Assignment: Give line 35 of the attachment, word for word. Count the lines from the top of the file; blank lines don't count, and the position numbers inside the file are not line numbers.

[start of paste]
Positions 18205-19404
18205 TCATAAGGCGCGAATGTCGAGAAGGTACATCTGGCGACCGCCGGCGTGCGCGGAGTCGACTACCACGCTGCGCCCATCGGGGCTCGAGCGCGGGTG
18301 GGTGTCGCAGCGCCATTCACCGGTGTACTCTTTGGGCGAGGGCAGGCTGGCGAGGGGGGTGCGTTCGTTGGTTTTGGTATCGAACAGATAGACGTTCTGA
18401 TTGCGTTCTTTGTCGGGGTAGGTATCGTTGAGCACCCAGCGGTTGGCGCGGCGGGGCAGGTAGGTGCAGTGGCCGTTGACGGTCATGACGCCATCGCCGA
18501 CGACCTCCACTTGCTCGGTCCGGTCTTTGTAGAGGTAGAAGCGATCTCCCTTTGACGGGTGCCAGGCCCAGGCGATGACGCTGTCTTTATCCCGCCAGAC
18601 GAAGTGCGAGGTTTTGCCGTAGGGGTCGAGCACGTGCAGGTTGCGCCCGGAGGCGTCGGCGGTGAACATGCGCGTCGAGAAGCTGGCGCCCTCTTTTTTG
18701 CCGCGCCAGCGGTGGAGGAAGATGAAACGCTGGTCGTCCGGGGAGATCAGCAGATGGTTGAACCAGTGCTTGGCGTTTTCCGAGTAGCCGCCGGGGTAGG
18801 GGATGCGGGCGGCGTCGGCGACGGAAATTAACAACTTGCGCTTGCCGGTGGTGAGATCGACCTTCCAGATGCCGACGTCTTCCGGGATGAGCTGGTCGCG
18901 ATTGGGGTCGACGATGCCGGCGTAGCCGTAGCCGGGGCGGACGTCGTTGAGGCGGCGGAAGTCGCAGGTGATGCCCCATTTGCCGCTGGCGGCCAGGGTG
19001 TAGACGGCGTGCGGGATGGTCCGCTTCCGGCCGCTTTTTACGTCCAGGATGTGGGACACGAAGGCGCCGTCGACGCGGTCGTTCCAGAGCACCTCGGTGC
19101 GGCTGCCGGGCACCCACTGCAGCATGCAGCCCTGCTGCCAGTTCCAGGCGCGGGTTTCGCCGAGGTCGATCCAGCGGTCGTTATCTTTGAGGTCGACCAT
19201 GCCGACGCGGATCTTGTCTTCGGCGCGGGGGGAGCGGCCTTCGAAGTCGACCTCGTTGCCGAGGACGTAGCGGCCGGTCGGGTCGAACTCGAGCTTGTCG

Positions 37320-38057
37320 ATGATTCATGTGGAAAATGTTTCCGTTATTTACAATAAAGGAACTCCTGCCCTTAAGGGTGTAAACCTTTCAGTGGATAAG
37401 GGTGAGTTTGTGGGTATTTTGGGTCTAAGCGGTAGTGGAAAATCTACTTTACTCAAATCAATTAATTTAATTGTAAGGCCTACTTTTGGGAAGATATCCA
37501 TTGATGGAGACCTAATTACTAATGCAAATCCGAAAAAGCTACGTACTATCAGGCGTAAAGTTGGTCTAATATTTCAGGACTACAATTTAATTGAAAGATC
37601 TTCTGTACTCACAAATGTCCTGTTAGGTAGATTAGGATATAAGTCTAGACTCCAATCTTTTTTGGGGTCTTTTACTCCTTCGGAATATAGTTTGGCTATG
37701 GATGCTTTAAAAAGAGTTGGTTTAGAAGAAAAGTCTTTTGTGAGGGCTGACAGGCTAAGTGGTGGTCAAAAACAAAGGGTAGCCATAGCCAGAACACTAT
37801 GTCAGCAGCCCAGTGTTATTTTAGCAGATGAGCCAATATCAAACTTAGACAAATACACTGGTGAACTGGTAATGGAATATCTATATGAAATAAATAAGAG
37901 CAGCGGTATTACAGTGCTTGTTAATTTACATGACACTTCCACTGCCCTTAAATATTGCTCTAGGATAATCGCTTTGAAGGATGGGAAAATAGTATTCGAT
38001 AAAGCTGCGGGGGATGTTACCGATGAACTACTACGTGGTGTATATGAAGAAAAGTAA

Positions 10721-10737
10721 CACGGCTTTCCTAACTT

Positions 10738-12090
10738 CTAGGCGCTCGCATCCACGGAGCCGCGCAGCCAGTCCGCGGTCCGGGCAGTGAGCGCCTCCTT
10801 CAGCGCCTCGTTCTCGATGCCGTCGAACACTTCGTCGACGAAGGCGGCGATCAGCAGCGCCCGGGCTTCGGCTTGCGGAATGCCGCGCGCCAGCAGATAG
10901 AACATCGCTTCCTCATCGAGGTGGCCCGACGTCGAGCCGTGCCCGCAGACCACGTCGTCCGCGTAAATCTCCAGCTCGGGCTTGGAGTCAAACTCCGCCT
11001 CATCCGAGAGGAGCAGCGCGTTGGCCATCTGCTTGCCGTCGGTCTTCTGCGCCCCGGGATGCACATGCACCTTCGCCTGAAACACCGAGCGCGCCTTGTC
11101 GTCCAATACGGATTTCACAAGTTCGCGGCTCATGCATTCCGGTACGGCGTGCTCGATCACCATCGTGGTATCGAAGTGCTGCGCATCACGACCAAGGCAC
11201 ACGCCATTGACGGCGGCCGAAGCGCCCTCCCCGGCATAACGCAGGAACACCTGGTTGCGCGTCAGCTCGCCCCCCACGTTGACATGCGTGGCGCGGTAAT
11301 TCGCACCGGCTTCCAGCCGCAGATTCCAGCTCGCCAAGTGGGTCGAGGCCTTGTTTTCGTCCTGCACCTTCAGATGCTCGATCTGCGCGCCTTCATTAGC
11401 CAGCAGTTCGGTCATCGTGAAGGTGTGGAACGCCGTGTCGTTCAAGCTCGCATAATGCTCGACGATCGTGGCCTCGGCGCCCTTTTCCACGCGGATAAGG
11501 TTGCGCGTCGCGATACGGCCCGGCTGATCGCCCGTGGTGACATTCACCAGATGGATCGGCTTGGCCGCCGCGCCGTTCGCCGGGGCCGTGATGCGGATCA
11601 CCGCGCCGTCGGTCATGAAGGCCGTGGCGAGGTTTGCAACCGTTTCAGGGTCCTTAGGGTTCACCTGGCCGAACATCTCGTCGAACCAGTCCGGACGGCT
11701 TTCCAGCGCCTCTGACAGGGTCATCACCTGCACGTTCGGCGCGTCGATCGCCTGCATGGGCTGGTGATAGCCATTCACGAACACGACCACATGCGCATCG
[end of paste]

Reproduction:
11701 TTCCAGCGCCTCTGACAGGGTCATCACCTGCACGTTCGGCGCGTCGATCGCCTGCATGGGCTGGTGATAGCCATTCACGAACACGACCACATGCGCATCG